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Interview – Luke Della Santa of Piece Collectors

Luke Della Santa. It’s just one of those names that you’d only expect to belong to someone creative; a globe-trotting gypsy with an air of mystery about them. This is very much true of this particular Luke Della Santa, who I first met a decade ago in Sydney’s underground live music venue Brass Monkey. Social media has kept us connected over the years and it’s been a real treat to watch Luke (and now his partner, Em) slowly vagabonding around the globe. It’s also been a treat to watch Luke’s photography develop. But it’s Luke and Em’s business, Piece Collectors, that especially caught our eye. Read more below.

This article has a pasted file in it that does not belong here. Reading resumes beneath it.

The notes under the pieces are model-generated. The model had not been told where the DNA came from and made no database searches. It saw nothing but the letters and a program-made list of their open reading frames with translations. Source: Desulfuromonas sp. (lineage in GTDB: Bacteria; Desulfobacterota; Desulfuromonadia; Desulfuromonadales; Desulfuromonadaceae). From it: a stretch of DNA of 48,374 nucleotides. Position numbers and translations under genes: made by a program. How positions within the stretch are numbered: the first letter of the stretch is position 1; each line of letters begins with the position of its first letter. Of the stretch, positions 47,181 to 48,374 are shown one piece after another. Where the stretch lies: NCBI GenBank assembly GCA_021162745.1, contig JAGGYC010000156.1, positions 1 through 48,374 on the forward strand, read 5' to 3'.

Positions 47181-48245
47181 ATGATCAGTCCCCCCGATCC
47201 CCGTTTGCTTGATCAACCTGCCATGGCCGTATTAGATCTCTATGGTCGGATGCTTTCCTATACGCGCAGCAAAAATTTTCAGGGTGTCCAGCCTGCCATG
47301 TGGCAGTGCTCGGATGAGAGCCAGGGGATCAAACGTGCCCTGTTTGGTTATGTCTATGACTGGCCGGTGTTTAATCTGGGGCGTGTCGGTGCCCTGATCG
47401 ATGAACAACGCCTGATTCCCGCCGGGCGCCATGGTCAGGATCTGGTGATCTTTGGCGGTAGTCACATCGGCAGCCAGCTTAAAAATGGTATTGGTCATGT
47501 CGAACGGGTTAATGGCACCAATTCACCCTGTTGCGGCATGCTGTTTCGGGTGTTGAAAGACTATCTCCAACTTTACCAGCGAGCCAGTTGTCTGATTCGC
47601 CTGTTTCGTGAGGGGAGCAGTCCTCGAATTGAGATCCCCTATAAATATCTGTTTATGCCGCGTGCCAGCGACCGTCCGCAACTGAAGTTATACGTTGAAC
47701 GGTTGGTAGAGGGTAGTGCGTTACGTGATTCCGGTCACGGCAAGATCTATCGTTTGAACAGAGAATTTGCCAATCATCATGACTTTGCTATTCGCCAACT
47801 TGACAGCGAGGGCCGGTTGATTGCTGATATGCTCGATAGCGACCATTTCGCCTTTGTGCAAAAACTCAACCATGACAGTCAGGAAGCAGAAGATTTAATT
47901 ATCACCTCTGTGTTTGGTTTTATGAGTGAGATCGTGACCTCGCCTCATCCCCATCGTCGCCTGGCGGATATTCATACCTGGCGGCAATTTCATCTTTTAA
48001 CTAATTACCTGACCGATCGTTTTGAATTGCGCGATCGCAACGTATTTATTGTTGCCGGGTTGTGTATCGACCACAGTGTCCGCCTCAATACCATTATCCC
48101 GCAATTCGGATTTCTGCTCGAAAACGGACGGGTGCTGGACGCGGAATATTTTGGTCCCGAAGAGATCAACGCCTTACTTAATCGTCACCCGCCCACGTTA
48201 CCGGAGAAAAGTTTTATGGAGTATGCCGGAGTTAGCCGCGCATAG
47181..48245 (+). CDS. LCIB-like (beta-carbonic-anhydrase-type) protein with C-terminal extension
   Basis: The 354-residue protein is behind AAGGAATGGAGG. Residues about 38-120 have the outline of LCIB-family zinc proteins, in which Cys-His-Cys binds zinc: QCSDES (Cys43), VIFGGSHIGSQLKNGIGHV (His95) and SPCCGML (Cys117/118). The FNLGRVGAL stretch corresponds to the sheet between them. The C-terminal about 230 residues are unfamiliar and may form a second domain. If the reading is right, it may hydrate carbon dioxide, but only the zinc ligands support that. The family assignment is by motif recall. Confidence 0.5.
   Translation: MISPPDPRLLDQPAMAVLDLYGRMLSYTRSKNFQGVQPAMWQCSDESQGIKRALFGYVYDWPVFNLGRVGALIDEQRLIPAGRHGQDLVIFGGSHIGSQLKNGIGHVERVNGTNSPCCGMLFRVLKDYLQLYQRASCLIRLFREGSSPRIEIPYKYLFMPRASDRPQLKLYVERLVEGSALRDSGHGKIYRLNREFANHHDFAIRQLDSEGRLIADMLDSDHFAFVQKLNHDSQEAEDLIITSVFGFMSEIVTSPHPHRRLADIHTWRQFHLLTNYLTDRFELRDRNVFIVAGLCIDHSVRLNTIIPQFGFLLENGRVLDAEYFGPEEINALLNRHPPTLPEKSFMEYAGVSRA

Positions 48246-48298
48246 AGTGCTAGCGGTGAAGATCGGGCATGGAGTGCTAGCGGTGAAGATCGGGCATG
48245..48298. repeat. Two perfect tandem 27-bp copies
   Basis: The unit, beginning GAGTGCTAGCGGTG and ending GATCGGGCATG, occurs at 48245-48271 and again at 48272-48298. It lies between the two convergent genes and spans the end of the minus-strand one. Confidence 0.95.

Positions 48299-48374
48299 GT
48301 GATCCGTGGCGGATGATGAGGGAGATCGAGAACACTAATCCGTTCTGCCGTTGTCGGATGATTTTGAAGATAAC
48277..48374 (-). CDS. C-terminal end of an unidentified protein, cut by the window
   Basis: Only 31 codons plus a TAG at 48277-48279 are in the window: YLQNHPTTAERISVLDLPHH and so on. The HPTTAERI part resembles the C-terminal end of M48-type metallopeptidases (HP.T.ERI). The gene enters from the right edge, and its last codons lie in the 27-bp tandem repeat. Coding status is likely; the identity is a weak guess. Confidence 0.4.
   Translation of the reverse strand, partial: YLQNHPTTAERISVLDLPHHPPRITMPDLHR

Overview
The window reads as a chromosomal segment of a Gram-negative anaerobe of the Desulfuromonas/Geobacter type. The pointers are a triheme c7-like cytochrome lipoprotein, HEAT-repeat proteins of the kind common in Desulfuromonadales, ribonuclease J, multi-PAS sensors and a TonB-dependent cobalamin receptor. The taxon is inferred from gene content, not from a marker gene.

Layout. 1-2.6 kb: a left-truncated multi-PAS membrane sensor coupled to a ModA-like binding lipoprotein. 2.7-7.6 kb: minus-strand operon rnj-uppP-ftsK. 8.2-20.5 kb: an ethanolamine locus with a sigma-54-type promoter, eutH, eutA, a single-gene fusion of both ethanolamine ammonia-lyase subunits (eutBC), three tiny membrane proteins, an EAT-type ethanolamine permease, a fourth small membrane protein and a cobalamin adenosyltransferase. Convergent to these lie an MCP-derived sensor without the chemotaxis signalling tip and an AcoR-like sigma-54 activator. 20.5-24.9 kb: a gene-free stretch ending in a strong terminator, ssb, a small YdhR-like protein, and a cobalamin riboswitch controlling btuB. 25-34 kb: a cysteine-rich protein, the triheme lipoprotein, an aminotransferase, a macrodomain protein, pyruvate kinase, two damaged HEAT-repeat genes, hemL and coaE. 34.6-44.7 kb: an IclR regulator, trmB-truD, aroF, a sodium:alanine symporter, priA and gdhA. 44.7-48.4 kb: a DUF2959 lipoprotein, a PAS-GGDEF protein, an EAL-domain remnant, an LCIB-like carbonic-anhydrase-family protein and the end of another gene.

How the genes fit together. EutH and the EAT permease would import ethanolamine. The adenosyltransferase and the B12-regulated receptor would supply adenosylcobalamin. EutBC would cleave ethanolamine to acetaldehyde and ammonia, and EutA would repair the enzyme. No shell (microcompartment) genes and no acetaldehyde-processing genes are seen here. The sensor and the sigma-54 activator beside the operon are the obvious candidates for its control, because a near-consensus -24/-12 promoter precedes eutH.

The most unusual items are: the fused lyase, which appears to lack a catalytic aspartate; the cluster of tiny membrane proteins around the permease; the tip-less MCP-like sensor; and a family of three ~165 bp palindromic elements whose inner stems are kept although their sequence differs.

Luke Della Santa
Image by Luke Della Santa

Slow Travel Magazine: Tell us a little about yourself – the way you travel etc.
Luke Della Santa: My passion for travel is cultivated by experiences. I’m not that interested in visiting a tropical paradise or somewhere steeped in history without aiming to become part of the community. Ideally, I’m there for long enough for the market vendors or the kids kicking a soccer ball at the park to know my story and for me to know theirs.

Hiking in mountains
Image by Luke Della Santa

I’ve been drawn to the idea of travel and different cultures since I was a about 10 years old. I have two older sisters and a friend of theirs brought back a photo of a Sahdu from India. I remember being so in awe of him, covered in white chalk with hair flowing down to his feet. That led to pouring over the pages of National Geographic, which incidentally sparked my love for photography.